Is there a legal requirement for public sector bodies’ websites and websites of publicly available services in your country to be accessible to all persons with disabilities?

Explanation

“Public sector bodies” means the State, regional or local authorities, bodies or associations governed by public law. “Websites of publicly available services” means a website used to deliver a service made available to the public. For instance, educational establishments, leisure services employment services, health care, mutual services, etc. ‘Web-accessible’ means a website or web-based service (including those designed for mobile devices and/or use) which is easy to browse, navigate, understand, operate, interact with and use safely, securely, independently, and with dignity by a person with a disability under all circumstances (including emergency cases).If “Yes” or “Yes, with qualifications” please describe any significant differences between the legal situation and the reality of everyday life.

In detail

Summary

A drastic 50% of respondents reported that there is no local legal enforcement and/or sanctions on inaccessibility of public sector websites, the main impediment being the absence of national legal requirements, regulations and mechanisms in place for public sector body’s websites and publicly available service websites to be accessible to all persons with disabilities. The main issues spotted were:

  • Partial arrangements on websites: not all information on public websites are accessible to all, for example, they may be limited to large print options, and commonly exclude adaptions to cognitive disability
  • The lack of implementation mechanisms for regulations relies on the absence of coherent procedures and standards to make national websites accessible.
  • In some countries the underlying issues of non-implementations rely on the high IT illiteracy rate among persons with disabilities

In some countries however, monitoring systems are in place. In Austria for instance, penalties are given in case of non-compliance with the legal requirements of the ECG and the Federal Disability Discrimination Act.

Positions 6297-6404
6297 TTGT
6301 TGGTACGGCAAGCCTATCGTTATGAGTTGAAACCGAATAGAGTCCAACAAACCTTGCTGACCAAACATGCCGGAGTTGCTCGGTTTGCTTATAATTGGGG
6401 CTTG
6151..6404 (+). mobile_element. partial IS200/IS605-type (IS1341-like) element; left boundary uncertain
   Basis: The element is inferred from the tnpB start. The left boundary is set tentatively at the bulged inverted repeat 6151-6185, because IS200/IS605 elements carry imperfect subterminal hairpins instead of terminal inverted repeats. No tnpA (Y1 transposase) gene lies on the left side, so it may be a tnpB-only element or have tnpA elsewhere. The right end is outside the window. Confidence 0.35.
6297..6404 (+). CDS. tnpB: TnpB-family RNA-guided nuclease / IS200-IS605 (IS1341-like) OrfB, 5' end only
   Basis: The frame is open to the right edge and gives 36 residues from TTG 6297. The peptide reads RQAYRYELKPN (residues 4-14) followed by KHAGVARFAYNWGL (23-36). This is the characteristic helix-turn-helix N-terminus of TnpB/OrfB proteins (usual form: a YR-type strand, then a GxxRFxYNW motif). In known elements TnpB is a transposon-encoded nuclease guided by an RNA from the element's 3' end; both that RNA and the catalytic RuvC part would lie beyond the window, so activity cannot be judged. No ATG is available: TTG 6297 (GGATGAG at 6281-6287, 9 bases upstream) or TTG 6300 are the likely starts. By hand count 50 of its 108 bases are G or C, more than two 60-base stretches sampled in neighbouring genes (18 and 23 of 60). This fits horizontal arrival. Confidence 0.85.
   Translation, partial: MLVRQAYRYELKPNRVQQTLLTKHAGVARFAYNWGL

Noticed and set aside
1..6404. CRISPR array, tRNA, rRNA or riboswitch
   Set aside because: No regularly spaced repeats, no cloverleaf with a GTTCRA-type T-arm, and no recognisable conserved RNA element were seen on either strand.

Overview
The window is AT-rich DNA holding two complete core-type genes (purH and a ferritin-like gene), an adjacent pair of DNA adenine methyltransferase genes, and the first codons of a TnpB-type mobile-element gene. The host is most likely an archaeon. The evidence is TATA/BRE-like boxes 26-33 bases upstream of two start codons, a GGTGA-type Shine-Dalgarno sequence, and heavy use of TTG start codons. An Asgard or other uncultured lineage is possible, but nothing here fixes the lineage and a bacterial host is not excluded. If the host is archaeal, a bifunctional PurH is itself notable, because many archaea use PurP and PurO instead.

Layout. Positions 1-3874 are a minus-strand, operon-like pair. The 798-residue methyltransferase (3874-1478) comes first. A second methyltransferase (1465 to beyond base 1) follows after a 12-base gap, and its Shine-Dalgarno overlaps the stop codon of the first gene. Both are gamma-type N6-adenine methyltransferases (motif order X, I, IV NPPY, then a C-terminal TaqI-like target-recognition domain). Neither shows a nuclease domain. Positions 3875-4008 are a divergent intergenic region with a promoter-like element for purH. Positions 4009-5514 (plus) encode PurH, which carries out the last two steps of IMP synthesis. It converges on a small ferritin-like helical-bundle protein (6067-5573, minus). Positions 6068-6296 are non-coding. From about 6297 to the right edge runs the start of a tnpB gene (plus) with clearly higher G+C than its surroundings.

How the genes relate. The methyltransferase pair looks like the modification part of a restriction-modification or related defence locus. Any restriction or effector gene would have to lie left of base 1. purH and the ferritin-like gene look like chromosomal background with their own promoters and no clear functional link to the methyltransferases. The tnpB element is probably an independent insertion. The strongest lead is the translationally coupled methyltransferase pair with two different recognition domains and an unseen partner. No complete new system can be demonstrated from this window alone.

Comments

“There are reviews every 4 years about the public websites. In 2013 5,8% of the public websites corresponded to requirements of WGA2c. All ministries have new websites since June 2014 which are better accommodated for people with disabilities” (Luule Sakkeus, Senior researcher, Estonian Institute for Population Studies, Tallinn University, Estonia)

‘’Because the ADA was passed in 1990, there are no requirements related to accessibility on websites. Some lawsuits have been filed against large public companies, and there are some recommendations, but there are no requirements yet.”(Jessica Murray, City University of New York Graduate Center, United States)

“Many government websites are reasonably well designed to be accessible. Although other web sites are also required to be accessible (e.g., websites for public businesses, for purchase of plane tickets or other services, education, etc.), actual implementation is uneven.  People with disabilities can file complaints with the Department of Justice or pursue complaints by other means, but this can be a difficult process and, even if successful, may take a long time to see results.  Because of this, in practice people with disabilities do not always formally file complaints. (Andrea Shettle, Program Manager, U.S. International Council on Disabilities, United States)

CRPD Article

Article 9: Accessibility